Clinical isolates of S.aureus (n=160), collected from tertiary care centers during microbial in vitro susceptibility testing were taken for the study, 13 isolates were MSSA and 147 were MRSA. In addition, S.aureus ATCC 29213, S.aureus ATCC 25923 (vancomycin susceptible), S.aureus MU3 and MU50 (Japan),  E.faecalis Scientific Name Search  ATCC 29212 (vancomycin susceptible) and E.faecium 6A (vancomycin resistant) were included as quality control strains (QC).

Screening methods

Screening of VRSA strains was performed by following methods.

Hiramatshu method: Overnight grown cultures were adjusted to 0.5 McFarland approximately 1.5x108 cfu/mL and 10 L spot was inoculated on BHI agar containing 4µg/mL of vancomycin (Eli Lilly). The plates were incubated at 35°C for 24-48 hours.[1]

CDC method: Overnight grown cultures were adjusted to 0.5 McFarland approximately 1.5x108 cfu/mL and diluted 100 times to get an inoculum of approximately 1.5x 106 cfu/mL. Spots 10 L of the cultures were inoculated on BHI agar containing 6µg/mL of vancomycin. The plates were incubated at 35°C for 24-48 hours.[4]

Method by Tenover et al: Overnight grown cultures were adjusted to 0.5 Mcfarland approximately 1.5x108 cfu/mL and diluted 100 times to get an inoculum of approximately 1.5x 106. Spot 10 L of both the inoculum levels were inoculated on MHA agar (Difco) containing 5 g/mL of vancomycin. The plates were incubated at 35°C for 24-48 hours.[5]

Vancomycin MICs for the clinical isolates were determined by agar dilution method in Mueller Hinton agar according to the protocol of National Committee for Clinical Laboratory Standards (NCCLS).[8]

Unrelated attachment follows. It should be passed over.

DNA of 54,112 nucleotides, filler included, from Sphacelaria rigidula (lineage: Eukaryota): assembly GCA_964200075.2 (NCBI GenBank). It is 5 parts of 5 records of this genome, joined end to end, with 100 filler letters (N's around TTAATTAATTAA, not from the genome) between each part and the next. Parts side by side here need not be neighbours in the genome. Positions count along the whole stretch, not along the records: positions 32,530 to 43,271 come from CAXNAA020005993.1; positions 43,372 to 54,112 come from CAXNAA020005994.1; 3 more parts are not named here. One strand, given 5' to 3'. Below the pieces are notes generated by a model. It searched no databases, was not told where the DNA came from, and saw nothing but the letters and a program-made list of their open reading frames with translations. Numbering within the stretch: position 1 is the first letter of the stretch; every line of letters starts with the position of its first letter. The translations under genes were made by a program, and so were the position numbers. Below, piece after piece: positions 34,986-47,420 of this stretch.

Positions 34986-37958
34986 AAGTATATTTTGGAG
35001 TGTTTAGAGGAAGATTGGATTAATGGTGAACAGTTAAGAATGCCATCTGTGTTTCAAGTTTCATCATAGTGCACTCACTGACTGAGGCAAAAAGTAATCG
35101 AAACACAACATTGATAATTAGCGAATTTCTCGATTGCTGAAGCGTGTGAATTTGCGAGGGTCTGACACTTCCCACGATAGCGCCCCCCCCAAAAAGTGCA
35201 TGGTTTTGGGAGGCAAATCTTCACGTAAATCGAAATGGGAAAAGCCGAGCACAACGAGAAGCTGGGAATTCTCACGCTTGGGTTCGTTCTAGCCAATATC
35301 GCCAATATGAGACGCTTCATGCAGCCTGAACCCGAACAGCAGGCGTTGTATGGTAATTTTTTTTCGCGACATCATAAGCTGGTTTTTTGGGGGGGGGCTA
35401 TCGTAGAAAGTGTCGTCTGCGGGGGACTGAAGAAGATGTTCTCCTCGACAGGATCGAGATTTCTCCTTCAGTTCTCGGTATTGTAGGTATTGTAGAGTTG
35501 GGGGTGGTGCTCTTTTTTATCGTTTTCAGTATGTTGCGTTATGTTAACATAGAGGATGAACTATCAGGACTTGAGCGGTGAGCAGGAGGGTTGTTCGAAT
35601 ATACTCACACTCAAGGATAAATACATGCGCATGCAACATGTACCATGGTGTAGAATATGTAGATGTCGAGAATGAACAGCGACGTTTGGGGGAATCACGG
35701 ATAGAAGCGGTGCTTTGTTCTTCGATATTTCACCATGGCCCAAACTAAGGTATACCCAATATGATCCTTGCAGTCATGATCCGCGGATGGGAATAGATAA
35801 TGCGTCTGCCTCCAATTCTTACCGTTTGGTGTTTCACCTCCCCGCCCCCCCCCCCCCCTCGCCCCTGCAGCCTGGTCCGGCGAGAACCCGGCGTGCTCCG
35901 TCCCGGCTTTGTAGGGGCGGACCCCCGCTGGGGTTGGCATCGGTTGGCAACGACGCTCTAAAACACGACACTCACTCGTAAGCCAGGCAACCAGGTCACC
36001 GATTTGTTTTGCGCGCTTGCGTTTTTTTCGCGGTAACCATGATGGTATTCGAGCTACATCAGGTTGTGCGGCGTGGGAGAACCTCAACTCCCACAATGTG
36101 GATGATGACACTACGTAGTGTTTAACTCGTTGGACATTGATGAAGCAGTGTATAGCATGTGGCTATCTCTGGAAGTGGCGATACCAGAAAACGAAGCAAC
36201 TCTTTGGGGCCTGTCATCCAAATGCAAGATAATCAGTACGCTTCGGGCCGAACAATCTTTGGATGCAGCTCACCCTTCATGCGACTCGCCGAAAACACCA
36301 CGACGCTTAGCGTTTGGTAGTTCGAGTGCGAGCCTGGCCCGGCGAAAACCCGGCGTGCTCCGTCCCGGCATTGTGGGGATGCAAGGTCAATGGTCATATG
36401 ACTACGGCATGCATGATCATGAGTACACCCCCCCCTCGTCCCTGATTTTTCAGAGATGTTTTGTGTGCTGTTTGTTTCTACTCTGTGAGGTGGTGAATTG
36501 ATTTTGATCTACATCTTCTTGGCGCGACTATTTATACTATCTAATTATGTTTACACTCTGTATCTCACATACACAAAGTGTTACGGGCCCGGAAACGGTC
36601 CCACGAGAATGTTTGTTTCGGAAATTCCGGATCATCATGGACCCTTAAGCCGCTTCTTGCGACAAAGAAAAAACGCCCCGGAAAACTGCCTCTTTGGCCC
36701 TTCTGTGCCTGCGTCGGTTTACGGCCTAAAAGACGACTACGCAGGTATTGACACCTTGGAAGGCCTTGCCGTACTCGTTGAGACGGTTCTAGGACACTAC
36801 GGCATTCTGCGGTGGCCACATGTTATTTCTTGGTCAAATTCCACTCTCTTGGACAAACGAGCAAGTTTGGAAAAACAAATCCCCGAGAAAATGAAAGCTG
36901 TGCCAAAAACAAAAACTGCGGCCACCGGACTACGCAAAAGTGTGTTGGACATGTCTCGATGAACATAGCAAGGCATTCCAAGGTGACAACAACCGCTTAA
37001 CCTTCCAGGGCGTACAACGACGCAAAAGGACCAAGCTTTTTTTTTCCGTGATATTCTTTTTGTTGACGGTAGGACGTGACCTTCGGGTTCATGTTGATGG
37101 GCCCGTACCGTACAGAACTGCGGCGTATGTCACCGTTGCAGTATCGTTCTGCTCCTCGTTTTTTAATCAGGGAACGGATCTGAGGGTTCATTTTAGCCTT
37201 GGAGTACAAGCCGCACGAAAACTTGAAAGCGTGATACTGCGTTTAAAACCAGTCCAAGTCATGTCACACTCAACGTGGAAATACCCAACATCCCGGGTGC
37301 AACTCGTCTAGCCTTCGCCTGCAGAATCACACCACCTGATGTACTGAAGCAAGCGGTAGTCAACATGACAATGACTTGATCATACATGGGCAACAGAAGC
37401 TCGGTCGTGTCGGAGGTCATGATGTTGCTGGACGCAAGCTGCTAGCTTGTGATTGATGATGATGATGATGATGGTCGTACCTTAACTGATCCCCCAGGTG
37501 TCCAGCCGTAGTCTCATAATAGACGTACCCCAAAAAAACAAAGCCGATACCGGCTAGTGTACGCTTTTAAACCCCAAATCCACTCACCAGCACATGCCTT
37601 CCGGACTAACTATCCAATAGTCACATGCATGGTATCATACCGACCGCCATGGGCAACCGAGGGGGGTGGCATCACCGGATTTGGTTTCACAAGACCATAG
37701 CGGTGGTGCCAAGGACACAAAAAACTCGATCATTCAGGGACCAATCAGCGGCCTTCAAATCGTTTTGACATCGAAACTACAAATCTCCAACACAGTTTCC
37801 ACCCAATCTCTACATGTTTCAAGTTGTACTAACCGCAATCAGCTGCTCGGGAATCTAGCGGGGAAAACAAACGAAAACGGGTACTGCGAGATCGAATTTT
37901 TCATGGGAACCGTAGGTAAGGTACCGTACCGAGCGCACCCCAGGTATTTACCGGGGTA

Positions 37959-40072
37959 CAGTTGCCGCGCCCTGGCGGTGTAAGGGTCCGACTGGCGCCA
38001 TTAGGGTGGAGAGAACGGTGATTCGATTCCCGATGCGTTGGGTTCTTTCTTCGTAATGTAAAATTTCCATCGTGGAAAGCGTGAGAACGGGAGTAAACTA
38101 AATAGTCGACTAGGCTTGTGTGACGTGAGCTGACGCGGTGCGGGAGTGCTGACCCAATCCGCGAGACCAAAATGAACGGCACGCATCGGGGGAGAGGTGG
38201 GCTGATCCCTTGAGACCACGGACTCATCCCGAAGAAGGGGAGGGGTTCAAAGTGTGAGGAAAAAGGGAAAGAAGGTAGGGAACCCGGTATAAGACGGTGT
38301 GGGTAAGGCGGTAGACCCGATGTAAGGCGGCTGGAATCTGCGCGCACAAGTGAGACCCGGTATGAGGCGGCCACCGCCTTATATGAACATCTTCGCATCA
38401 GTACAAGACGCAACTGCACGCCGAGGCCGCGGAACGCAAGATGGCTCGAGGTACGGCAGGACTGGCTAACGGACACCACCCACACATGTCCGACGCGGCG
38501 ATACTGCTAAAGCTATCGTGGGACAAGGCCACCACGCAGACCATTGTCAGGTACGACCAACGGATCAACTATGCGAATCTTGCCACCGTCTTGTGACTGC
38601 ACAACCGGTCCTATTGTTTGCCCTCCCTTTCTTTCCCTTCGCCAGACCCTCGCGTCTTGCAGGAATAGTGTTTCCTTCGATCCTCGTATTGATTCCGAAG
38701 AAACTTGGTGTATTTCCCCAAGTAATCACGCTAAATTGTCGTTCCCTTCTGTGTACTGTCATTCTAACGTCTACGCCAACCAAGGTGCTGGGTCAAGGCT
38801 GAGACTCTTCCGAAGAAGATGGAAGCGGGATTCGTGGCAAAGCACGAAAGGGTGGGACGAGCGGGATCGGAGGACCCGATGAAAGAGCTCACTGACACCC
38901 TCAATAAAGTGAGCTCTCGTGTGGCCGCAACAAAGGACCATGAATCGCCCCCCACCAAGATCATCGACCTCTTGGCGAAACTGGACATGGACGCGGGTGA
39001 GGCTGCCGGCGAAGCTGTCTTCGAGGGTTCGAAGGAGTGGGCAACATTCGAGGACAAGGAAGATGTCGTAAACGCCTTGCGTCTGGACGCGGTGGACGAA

~ Results Top

All the QC strains included in the study indicated their previously described phenotype. All the 160 clinical isolates showed MIC of < 4µg/mL, amongst them 9 had vancomycin MIC of 4µg/mL and would therefore still be classified as vancomycin susceptible by NCCLS criteria.

In the three screening methods, CDC method (6µg/mL vancomycin) correctly identified no VRSA strains. In the next method two strains grew on MHA (5µg/mL vancomycin). In Hiramatshu method as many as 23 strains grew on 4µg/mL vancomycin plates and seven amongst them were positive after 48 hours of incubation as shown in [Table - 1]. These strains would be considered as hetero VRSA (hVRSA).

According to statistical analysis CDC proved to be the most sensitive and specific method showing positive and negative predictability as 1. In MHA (5µg/mL vancomycin) the sensitivity and the positive predictability is 1 and 0.5 respectively while Hiramatshu has positive predictability of 0.08 only as shown in [Table - 2].